If you're looking for some bone-chilling reads this spring, look no further! From body horror to ghost stories, this list of horror book recommendations will keep you on the edge of your seat. From the latest releases to indie gems, these books offer a unique perspective on the genre and explore themes of family, grief, cult mentality, and more. So grab a coffee (or reading beverage of your choice) and get ready to be scared out of your mind with these spine-tingling tales.
Chlorine is a novel that blends coming-of-age themes with elements of body horror. The story follows a teenage girl who identifies as a mermaid, and the author portrays her in a remarkably authentic manner, making her a compelling character despite her occasional annoying tendencies. As you can see the book cover is gorgeous and it effectively captures the nature of the protagonist's transformation perfectly. This is a fast-paced read that would be ideal for both horror aficionados and those new to the genre, especially as spring begins.
The Haunting of Alejandra
In V. Castro’s latest novel, Alejandra battles an inner darkness that her family cannot comprehend. When she explores her family’s history, she discovers a link to Mexican legend, La Llorona, whose demonic ghostly figure begins to haunt her. With the strength of her ancestors, Alejandra must confront the apparition and defeat it. V. Castro's narrative style is riveting and has vivid descriptions of supernatural horror that are both well-crafted and gruesome.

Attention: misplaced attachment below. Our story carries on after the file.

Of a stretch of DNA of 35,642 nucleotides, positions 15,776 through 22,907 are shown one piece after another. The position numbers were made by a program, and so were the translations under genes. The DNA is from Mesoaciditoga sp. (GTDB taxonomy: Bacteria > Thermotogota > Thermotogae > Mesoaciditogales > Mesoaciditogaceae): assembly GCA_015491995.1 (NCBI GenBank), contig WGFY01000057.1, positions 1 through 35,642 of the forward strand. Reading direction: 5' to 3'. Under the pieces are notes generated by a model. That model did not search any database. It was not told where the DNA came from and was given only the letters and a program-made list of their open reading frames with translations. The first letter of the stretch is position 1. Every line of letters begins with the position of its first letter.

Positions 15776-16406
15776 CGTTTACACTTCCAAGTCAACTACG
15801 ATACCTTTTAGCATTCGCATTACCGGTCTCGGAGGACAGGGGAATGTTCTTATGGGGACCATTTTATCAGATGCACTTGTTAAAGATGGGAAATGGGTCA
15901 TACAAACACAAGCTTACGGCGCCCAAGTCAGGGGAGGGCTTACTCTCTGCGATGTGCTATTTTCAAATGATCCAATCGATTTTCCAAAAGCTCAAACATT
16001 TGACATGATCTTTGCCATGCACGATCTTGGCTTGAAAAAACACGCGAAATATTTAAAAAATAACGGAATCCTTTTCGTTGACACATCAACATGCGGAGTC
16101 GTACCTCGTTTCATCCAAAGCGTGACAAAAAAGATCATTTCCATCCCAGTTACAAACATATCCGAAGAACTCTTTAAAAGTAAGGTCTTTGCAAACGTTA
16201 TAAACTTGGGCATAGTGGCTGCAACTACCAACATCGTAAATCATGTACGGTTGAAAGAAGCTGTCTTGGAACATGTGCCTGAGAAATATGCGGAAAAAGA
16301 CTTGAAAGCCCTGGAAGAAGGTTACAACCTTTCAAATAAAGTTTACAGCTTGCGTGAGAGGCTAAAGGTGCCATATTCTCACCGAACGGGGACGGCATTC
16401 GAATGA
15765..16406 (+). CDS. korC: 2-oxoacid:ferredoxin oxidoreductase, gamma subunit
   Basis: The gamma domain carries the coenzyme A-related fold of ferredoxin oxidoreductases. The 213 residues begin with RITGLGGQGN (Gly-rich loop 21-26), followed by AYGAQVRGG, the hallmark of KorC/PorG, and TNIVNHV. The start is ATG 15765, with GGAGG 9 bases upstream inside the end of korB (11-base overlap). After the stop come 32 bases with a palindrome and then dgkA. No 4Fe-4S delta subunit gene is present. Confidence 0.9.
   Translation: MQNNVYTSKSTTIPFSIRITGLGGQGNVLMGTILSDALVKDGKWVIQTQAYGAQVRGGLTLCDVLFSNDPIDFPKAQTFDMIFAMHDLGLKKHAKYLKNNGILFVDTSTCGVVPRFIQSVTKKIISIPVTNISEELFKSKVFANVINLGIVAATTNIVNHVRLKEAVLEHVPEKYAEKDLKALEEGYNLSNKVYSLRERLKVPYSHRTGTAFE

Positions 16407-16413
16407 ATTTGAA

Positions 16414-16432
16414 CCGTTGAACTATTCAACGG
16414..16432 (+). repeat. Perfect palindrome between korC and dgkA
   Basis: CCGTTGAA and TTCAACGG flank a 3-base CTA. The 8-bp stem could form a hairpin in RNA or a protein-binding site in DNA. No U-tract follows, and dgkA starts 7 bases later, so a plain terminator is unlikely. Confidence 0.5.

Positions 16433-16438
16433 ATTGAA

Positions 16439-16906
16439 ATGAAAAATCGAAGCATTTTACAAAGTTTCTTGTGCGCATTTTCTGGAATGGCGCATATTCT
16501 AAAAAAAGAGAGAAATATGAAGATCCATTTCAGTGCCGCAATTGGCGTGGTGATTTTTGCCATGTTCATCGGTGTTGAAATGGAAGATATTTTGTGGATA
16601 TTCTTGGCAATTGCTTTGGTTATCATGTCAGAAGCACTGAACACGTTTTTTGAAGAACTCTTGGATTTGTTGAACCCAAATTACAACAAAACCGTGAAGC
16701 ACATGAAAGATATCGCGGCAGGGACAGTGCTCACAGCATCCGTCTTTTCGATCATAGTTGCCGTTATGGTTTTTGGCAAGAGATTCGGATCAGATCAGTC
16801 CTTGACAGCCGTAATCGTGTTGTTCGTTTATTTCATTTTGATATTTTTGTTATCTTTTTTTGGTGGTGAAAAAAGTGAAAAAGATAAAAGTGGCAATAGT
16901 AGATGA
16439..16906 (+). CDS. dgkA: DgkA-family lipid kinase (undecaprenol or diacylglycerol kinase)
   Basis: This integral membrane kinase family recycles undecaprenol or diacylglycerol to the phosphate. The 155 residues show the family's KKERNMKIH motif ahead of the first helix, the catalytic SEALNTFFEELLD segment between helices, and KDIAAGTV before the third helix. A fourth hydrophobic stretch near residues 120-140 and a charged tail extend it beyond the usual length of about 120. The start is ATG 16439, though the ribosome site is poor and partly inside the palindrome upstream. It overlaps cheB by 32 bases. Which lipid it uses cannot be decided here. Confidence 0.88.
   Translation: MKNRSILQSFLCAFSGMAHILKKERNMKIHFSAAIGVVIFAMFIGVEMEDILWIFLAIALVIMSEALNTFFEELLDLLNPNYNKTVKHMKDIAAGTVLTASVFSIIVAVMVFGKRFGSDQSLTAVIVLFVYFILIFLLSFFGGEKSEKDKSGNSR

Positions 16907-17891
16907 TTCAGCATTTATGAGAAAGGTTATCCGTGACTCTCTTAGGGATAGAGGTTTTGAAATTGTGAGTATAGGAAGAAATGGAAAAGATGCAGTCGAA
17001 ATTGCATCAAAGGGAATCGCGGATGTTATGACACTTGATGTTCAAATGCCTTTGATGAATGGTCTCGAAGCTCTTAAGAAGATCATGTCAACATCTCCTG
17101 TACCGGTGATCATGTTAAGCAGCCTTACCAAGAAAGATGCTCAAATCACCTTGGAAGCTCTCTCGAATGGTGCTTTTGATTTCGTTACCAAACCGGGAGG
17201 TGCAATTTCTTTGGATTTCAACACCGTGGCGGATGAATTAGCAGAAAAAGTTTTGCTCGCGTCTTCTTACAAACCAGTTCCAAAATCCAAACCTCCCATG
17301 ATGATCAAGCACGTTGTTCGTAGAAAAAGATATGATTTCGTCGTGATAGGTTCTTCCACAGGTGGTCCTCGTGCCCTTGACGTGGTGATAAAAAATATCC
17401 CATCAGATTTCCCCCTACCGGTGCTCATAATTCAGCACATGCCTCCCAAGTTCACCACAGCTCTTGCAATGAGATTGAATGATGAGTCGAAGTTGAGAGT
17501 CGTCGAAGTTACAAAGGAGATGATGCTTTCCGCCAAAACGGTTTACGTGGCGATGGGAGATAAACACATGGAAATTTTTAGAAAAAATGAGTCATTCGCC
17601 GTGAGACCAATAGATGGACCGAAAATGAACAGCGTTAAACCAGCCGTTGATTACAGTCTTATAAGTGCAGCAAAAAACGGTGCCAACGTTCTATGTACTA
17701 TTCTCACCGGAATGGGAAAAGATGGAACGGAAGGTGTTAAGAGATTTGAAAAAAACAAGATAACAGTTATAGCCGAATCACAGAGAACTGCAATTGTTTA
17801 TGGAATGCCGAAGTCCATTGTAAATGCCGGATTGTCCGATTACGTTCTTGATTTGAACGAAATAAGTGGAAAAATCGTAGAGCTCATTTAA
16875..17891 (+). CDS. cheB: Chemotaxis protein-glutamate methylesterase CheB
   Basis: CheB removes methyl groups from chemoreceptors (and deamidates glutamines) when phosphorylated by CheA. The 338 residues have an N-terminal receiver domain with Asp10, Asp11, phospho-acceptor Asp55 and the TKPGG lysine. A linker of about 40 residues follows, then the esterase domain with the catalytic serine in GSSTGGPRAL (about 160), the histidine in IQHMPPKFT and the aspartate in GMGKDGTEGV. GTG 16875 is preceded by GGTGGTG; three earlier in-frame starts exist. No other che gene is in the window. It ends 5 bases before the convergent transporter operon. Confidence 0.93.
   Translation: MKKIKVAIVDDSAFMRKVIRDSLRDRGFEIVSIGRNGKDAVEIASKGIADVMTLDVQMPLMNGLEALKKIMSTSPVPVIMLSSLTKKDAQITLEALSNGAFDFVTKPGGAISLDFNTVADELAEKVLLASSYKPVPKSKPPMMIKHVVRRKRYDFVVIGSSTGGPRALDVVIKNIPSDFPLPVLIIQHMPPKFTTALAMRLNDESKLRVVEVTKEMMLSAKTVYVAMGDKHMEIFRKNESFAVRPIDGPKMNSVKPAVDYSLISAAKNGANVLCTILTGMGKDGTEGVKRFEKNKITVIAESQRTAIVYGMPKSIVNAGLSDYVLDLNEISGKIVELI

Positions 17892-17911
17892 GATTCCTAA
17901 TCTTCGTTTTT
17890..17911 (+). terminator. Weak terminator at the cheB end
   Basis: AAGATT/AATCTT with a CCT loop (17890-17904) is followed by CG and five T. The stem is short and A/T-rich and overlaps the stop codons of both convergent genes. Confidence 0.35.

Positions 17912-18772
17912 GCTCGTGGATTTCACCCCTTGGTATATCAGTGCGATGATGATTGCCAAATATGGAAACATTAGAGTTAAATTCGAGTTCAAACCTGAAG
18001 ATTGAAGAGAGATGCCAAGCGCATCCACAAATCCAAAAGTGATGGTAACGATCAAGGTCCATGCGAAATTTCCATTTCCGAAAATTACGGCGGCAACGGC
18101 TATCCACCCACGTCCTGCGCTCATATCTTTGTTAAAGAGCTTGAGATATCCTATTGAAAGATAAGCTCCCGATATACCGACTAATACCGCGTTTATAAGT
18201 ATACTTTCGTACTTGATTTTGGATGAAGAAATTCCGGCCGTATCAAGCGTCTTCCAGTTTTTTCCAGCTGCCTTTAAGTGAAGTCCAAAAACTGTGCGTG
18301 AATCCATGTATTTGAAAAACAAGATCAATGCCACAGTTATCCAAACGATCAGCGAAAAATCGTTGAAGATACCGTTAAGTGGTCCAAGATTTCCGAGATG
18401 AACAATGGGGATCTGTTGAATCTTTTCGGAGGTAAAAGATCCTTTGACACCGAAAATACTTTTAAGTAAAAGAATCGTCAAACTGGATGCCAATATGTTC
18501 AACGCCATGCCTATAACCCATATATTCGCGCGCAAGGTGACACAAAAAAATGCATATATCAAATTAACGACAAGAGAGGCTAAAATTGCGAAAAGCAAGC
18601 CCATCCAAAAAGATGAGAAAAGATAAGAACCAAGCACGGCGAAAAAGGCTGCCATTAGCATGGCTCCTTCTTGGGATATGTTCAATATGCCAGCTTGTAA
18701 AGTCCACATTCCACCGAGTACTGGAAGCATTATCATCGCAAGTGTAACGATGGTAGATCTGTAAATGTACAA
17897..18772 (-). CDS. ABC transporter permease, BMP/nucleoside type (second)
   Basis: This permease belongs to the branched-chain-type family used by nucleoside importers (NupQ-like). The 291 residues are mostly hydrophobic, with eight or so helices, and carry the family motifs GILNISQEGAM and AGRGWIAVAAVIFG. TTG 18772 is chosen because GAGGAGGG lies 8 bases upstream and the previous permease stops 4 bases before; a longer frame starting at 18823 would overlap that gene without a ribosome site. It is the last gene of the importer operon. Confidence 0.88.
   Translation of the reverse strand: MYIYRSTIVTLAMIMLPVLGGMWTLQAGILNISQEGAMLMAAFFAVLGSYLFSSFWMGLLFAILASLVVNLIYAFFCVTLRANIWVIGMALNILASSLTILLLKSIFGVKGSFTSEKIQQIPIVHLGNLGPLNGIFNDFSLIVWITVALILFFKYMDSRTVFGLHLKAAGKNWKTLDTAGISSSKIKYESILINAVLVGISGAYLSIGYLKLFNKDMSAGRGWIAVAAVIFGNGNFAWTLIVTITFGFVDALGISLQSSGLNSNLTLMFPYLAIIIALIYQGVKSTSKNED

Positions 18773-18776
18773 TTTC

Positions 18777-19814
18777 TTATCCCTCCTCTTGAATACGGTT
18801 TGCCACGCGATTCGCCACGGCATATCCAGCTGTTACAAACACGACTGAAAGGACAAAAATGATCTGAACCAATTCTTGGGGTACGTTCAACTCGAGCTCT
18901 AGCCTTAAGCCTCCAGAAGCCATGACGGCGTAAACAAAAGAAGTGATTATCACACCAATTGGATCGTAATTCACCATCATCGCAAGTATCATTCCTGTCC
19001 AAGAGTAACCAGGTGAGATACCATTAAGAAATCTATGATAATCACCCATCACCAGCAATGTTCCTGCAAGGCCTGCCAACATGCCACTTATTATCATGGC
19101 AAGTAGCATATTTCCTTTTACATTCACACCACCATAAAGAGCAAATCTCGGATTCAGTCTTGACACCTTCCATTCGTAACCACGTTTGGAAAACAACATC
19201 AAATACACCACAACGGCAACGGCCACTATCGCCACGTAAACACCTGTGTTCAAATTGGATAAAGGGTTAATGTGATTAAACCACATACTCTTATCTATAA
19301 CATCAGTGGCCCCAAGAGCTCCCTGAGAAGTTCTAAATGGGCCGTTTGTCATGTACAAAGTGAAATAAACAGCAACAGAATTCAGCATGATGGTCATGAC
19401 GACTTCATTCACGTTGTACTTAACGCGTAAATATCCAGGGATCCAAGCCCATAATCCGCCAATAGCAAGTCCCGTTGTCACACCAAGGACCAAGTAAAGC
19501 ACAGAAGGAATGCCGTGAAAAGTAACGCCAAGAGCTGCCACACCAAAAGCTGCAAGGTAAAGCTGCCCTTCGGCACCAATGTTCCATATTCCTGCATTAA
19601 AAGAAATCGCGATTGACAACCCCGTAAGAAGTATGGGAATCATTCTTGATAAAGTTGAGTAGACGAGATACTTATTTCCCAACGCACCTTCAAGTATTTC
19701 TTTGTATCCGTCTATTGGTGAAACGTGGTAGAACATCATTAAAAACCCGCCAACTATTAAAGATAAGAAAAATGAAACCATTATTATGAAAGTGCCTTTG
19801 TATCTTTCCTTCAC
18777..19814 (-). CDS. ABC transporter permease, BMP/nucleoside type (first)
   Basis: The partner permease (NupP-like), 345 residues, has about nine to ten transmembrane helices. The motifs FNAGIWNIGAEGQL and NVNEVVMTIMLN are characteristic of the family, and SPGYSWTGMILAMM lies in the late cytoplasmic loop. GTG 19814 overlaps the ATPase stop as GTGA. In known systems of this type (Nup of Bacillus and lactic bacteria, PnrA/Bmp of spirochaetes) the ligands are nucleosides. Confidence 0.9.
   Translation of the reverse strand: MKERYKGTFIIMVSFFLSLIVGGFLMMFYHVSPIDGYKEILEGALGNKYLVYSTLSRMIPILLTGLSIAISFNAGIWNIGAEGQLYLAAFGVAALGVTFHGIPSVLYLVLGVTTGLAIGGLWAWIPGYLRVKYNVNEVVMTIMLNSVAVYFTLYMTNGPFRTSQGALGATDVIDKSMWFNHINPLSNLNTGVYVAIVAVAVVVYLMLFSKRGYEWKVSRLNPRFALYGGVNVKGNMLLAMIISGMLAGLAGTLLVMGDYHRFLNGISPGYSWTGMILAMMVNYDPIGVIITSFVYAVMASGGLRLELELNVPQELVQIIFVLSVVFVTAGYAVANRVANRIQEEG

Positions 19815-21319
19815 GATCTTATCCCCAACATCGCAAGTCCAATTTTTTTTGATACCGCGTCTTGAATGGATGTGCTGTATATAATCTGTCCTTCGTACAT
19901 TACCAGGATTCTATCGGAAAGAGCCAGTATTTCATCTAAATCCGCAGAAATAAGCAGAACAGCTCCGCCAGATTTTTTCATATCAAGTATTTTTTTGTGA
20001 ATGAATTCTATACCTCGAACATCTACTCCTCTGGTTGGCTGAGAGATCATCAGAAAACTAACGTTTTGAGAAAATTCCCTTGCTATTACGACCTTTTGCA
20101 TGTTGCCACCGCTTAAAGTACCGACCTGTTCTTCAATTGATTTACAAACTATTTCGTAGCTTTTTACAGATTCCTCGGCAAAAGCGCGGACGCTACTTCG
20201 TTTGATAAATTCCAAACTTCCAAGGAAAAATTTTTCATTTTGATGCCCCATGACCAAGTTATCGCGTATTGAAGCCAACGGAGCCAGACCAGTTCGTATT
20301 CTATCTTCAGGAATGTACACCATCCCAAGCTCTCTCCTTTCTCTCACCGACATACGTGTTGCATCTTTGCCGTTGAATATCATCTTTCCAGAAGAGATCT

Linghun is a gothic ghost story set in a town called HOME, where the restless dead feed off the community's grief. Written from multiple perspectives, Ai Jiang’s beautiful writing style is evident throughout. While not all of the characters are likable, the story offers a unique take on the ghost story subgenre. The plot follows Wenqi's family, and the book's sadness will leave a lasting impact on readers. Overall, Linghun is a haunting and memorable read.
Natural Beauty tells the story of a concert pianist who is forced to quit her promising career to care for her parents after they get into a terrible accident. To pay the bills, she begins to work at Holistik, a beauty and wellness company in New York. The book explores themes of body horror and cult mentality while also being a queer novel. The sinister and creepy atmosphere of the story builds up to some major horrific reveals that will keep readers on edge. This is a disturbing and unsettling look into the darker aspects of beauty culture.
Beleth Station is set in a seedy Pennsylvania town, two hours away from any other location, that was left without many jobs when an old paper mill went out of business. The authors present two novellas that provide different perspectives on the same story about this creepy town, where people with sinister intentions reside. Kolesnik, a beloved writer in the indie horror scene, and Smith, a new discovery for me, both offer unique and compelling takes on this unsettling place.